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Apprentice school – inspiring the next workforce

Posted by | 1st June 2015 | Apprenticeship News, Uncategorized

As well as attempts to link school careers advice and industry, more practical ways to inspire future generations are being explored.

Part of the Government’s new £3.8m funding for modern apprentices will be used to expand foundation apprenticeships, or ‘pathfinders’, which see pupils opt to do an apprenticeship instead of one of their Highers. The idea has been piloted in two local authorities this year, and it will be rolled out to a further 17 councils in the next academic year.

Skills Development Scotland chief executive Damien Yeates believes the academic learning in a foundation apprenticeship will prove to be “greater than a Higher”, but it will take time to convince parents. In the pilot schemes it has been sold as ‘added value’ for the time being.

“Imagine if you can say, ‘tell you what, I’ll drop the Higher in origami I was going to do, and I’ll do the first year in an apprenticeship in coding’, because you can do a software apprenticeship, and get an academic tariff as good as a Higher,” he says.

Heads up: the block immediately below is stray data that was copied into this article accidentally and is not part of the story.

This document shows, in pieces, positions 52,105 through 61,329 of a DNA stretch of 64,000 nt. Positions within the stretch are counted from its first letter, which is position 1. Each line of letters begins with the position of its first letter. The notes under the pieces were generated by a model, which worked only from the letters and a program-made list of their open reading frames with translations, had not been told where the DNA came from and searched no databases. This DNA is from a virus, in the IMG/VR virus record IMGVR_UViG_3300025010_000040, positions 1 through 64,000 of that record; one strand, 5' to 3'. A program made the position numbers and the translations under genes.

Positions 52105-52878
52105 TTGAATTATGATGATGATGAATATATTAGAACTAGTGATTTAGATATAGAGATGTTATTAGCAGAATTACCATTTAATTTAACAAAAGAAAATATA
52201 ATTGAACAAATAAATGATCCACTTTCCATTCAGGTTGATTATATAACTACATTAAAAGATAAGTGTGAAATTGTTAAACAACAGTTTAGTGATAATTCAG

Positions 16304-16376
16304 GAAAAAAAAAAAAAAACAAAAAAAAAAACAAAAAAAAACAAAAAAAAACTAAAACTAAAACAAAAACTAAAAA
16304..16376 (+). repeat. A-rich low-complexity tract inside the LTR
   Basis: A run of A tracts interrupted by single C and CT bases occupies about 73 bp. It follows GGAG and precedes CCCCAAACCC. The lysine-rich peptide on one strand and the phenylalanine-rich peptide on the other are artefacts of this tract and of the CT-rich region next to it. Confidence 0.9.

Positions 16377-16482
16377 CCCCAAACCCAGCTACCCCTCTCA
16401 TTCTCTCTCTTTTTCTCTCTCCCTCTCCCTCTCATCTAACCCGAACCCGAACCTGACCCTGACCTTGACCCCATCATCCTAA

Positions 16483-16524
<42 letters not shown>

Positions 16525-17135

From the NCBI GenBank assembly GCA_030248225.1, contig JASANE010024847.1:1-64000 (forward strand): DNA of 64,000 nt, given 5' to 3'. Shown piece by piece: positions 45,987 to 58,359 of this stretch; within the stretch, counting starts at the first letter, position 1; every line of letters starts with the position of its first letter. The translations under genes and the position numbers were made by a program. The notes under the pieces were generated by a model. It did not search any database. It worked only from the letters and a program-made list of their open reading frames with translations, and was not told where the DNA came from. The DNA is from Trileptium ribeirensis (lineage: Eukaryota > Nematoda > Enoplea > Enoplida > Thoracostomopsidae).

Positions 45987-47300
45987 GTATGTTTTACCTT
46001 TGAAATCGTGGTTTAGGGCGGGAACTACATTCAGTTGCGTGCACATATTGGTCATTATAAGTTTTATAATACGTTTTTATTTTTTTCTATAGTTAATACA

The number of foundation apprentices is expected to increase from 72 to 400 during the rollout, focusing on six priority sectors: engineering, construction, energy, social services and healthcare, financial services, and children and young people. Thirteen college partners will also be involved.

Communication between education and industry is also a primary function of Scotland’s innovation centres, but interestingly, only around half of them have skills programmes.

One sector which has traditionally looked for high-level graduates rather than training up its own specialists is life sciences, and the Industrial Biotechnology Innovation Centre (IBioIC) held its own skills conference recently to find out what support they could give industry at all levels of the education pathway to get the workforce the industry needs.

IBioIC skills programme manager Dr Judith Huggan says the challenge is broad-ranging because Industrial Biotechnology (IB) is a broad sector, encompassing chemistry, life sciences and engineering. “We are spanning the educational pipeline with our skills programme, so we’re going at it from STEM, modern apprenticeships, HND through to Masters and PhD level. We’re trying to be as broad as possible,” she says.

Read more at Holyrood by clicking here

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